His story is one that is often downplayed, but loudly speaks about how the country is towards the LGBTQ+ community: tolerant but unaccepting.

Lack of protection

A study by the LGBT Chamber of Commerce and research firm Cogencia found out that no company based in the country implements policies meant to protect their employees from SOGIE-based discrimination.

Yet, the country still has to have a law that will address discrimination against LGBTQ+ members in the labor force.

An anti-discrimination bill, popularly known as SOGIE (Sexual Orientation, Gender Identity and Expression) Equality Bill, failed to hurdle the 17th Congress that concluded this month. Had the bill been enacted, it could have been a historic milestone in the country's journey towards equality.

The proposed measure was unanimously approved by members of the House of Representatives in 2017. The House version of the bill penalizes those who commit discriminatory acts against LGBTQ+ Filipinos: a fine of not less than ₱100,000 but not more than ₱500,000, or imprisonment of not less than one year but not more than six years or both, depending on the court's decision.

The bill's counterpart in the Senate, however, was stuck at the plenary.

The higher chamber's version was first filed on August 11, 2016 and sponsored by Senator Risa Hontiveros in December of the same year. Since then, the bill has undergone six interpellations and five inquiries at committee and plenary levels. In August 8, 2018, Hontiveros along with four other senators—Loren Legarda, Ralph Recto, Franklin Drilon, and Juan Miguel Zubiri—expressed support for the passage of the measure. Conservative senators Manny Pacquiao, Joel Villanueva, as well as Senate President Tito Sotto, expressed opposition to the measure and has since remained in the freezer.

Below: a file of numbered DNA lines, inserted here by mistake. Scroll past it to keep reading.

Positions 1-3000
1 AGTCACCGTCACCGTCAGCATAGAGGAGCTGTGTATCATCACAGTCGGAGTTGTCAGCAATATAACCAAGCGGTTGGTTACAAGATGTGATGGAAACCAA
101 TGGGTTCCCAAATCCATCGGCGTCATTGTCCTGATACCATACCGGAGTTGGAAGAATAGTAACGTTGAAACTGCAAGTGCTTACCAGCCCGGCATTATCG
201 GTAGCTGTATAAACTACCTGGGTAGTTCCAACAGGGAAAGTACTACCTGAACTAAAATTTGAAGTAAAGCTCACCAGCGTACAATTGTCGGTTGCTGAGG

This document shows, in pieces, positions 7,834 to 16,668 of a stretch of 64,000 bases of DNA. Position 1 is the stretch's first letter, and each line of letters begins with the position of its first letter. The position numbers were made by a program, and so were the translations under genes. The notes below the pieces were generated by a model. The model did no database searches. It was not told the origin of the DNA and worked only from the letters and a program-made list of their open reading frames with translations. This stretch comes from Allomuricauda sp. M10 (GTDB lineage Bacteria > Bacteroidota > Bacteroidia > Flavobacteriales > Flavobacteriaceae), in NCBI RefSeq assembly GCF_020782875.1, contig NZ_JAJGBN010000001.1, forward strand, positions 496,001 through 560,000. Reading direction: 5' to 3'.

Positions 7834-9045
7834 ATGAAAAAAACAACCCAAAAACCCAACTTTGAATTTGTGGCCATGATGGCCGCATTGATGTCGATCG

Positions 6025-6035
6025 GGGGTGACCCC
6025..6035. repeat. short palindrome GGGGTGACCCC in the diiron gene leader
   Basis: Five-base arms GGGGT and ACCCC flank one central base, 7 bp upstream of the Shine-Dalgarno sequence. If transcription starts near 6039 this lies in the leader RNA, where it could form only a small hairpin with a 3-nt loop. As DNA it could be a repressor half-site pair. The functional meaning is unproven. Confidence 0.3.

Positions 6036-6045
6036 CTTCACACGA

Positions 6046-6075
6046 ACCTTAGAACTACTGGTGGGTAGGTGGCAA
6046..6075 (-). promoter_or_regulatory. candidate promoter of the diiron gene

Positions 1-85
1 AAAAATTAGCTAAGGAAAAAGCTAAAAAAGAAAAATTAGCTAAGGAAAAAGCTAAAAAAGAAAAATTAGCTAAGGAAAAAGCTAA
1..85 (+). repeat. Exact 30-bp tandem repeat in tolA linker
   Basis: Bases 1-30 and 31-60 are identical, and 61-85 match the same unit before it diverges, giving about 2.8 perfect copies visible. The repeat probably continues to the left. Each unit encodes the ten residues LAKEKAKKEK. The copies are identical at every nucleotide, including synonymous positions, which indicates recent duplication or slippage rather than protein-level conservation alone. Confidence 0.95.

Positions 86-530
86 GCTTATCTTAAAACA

Senators Manny Pacquiao, Joel Villanueva, and Risa Hontiveros; Dinagat Islands Governor Kaka Bag-ao; and Senate President Vicente “Tito” Sotto III

It was not the first time that the measure was blocked in the Senate. A version of the measure was first filed during the 11th Congress (July 1998-June 2001) by then Akbayan Representative Etta Rosales. It was approved on third and final reading by the House, but remained pending in the Senate. In 2006, the bill reached second reading at the House during the 13th Congress.

"Why are we still debating on this? In my memory, no other bill has been kept at bay and been under the period of interpellations for this long. It was one of the first bills sponsored in 2016. Should we still debate about something as basic as equality? For three years, really?" Hontiveros, a known LGBTQ+ rights advocate, said in a statement.

Tough battle

Despite the unanimous approval among House lawmakers, former congressman and now Dinagat Islands Governor Arlene "Kaka" Bag-ao—one of the main authors of the bill in the House—recalled the struggle to convince lawmakers to accept the proposal.